A readable and highly detailed inquiry into the roots and values of Christianity.



A writer searches for the existence and nature of the Christian God.

The “Club” mentioned in the subtitle of Smith’s nonfiction debut is, according to the author, “the (multi-denominational) Christian Church” that was “founded” by Jesus and uses the Bible as its “charter”—meaning, presumably, Christianity. Smith came to his current examination of the Club after a time of being a “lukewarm” Roman Catholic, employing a process called “Experiential Learning” (Using your life experiences “to re-examine and evaluate assertions, ideas, and beliefs”). In his 40s, the author reached a point where he considered it “somewhat likely” that Jesus was not the son of God and that the Gospels may have been altered over the centuries. During the ensuing years, he pursued these questions, reading famous atheist books by Richard Dawkins and Sam Harris and always looking for some kind of intellectual confirmation—through experiential learning—that the basic tenets of the Catholicism of his upbringing were actually true. It’s not many pages later when his doubts have apparently been resolved enough for him to write “we do know we were created by something we call God.” The rest of the book breaks down the exegesis of that belief and provides the author’s intriguing rundown on a wide array of controversial topics on which the Catholic Church has pronounced dogma over the centuries. Masturbation is “a sin,” for instance, and abortion and euthanasia are “against God’s will.” But many of Smith’s readers will be surprised and perhaps pleased at how often he finds the position of the Catechism of the Catholic Church to be a “misinterpretation” of God’s will as expressed in Scripture—the author countenances things like contraception and gay sexuality. Those same readers will find Smith’s lucid analytical approach to all of the teachings of the Club endlessly thought-provoking.

A readable and highly detailed inquiry into the roots and values of Christianity.

Pub Date: June 19, 2018

ISBN: 978-1-5456-1204-0

Page Count: 414

Publisher: Xulon Press

Review Posted Online: April 15, 2020

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If the authors are serious, this is a silly, distasteful book. If they are not, it’s a brilliant satire.


The authors have created a sort of anti-Book of Virtues in this encyclopedic compendium of the ways and means of power.

Everyone wants power and everyone is in a constant duplicitous game to gain more power at the expense of others, according to Greene, a screenwriter and former editor at Esquire (Elffers, a book packager, designed the volume, with its attractive marginalia). We live today as courtiers once did in royal courts: we must appear civil while attempting to crush all those around us. This power game can be played well or poorly, and in these 48 laws culled from the history and wisdom of the world’s greatest power players are the rules that must be followed to win. These laws boil down to being as ruthless, selfish, manipulative, and deceitful as possible. Each law, however, gets its own chapter: “Conceal Your Intentions,” “Always Say Less Than Necessary,” “Pose as a Friend, Work as a Spy,” and so on. Each chapter is conveniently broken down into sections on what happened to those who transgressed or observed the particular law, the key elements in this law, and ways to defensively reverse this law when it’s used against you. Quotations in the margins amplify the lesson being taught. While compelling in the way an auto accident might be, the book is simply nonsense. Rules often contradict each other. We are told, for instance, to “be conspicuous at all cost,” then told to “behave like others.” More seriously, Greene never really defines “power,” and he merely asserts, rather than offers evidence for, the Hobbesian world of all against all in which he insists we live. The world may be like this at times, but often it isn’t. To ask why this is so would be a far more useful project.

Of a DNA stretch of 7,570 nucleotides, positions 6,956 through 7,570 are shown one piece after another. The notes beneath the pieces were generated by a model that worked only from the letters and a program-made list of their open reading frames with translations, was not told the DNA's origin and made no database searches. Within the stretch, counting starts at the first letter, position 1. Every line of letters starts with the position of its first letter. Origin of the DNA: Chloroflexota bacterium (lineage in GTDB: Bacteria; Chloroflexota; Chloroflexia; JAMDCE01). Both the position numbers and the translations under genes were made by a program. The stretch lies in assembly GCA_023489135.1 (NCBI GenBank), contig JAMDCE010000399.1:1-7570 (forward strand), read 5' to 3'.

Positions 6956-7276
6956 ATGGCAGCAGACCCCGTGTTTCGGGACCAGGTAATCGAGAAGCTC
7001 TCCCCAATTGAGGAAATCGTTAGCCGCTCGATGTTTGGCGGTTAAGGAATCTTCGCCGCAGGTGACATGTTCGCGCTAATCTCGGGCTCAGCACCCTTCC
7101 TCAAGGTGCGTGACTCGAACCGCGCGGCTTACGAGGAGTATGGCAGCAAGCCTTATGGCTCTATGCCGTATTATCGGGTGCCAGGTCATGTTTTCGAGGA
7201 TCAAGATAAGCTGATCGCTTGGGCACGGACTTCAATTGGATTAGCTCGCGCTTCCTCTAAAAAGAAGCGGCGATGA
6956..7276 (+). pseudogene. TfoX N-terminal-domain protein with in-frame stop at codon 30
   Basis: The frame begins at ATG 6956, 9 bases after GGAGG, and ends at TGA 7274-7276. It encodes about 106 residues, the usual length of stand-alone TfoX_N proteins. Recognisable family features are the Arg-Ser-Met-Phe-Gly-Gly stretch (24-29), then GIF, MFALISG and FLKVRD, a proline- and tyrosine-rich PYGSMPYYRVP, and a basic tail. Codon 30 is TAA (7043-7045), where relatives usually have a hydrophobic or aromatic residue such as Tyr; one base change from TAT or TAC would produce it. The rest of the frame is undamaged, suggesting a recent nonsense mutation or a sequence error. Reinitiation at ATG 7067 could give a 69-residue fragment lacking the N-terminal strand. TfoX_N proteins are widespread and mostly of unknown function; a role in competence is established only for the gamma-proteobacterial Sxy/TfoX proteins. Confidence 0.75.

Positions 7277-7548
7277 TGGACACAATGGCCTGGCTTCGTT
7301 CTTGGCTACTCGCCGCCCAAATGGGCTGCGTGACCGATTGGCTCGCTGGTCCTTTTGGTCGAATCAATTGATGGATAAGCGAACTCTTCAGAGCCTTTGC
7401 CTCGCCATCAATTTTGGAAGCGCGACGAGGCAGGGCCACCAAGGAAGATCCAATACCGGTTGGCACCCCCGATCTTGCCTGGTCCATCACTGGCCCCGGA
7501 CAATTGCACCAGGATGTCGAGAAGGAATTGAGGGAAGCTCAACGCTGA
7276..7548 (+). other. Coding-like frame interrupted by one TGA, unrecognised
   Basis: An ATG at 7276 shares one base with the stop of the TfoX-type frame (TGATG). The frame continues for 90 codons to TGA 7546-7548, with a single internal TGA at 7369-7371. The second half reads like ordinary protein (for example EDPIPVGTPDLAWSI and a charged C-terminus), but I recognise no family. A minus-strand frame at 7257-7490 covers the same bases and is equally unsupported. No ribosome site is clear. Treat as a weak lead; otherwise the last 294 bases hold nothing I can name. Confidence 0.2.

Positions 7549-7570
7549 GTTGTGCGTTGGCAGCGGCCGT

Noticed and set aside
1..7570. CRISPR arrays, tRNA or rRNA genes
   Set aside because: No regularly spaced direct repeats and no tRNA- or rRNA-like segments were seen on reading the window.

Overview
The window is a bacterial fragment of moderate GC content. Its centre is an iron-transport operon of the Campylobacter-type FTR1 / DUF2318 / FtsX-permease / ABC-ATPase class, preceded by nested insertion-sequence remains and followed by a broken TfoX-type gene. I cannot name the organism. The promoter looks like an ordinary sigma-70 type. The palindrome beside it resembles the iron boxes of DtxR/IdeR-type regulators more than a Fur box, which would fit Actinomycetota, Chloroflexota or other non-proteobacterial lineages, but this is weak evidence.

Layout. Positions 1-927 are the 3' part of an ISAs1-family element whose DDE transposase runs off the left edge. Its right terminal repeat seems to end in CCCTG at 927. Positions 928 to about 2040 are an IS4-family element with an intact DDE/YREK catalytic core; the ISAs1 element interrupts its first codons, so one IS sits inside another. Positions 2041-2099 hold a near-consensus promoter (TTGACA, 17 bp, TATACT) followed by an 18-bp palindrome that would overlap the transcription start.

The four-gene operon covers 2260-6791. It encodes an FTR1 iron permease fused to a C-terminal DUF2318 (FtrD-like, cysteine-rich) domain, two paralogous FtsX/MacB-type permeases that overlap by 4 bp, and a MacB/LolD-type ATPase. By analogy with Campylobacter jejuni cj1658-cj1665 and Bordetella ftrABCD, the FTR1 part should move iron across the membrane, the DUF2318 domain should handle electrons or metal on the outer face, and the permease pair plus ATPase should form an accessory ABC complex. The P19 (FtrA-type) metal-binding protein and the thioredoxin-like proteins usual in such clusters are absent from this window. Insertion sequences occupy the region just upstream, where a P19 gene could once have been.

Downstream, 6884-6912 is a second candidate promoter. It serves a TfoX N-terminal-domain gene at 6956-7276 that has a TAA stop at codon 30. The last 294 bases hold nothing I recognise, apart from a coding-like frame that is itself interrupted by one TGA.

If the authors are serious, this is a silly, distasteful book. If they are not, it’s a brilliant satire.

Pub Date: Sept. 1, 1998

ISBN: 0-670-88146-5

Page Count: 430

Publisher: Viking

Review Posted Online: May 20, 2010

Kirkus Reviews Issue: July 15, 1998

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This a book of earlier, philosophical essays concerned with the essential "absurdity" of life and the concept that- to overcome the strong tendency to suicide in every thoughtful man-one must accept life on its own terms with its values of revolt, liberty and passion. A dreary thesis- derived from and distorting the beliefs of the founders of existentialism, Jaspers, Heldegger and Kierkegaard, etc., the point of view seems peculiarly outmoded. It is based on the experience of war and the resistance, liberally laced with Andre Gide's excessive intellectualism. The younger existentialists such as Sartre and Camus, with their gift for the terse novel or intense drama, seem to have omitted from their philosophy all the deep religiosity which permeates the work of the great existentialist thinkers. This contributes to a basic lack of vitality in themselves, in these essays, and ten years after the war Camus seems unaware that the life force has healed old wounds... Largely for avant garde aesthetes and his special coterie.

Pub Date: Sept. 26, 1955

ISBN: 0679733736

Page Count: 228

Publisher: Knopf

Review Posted Online: Sept. 19, 2011

Kirkus Reviews Issue: Sept. 1, 1955

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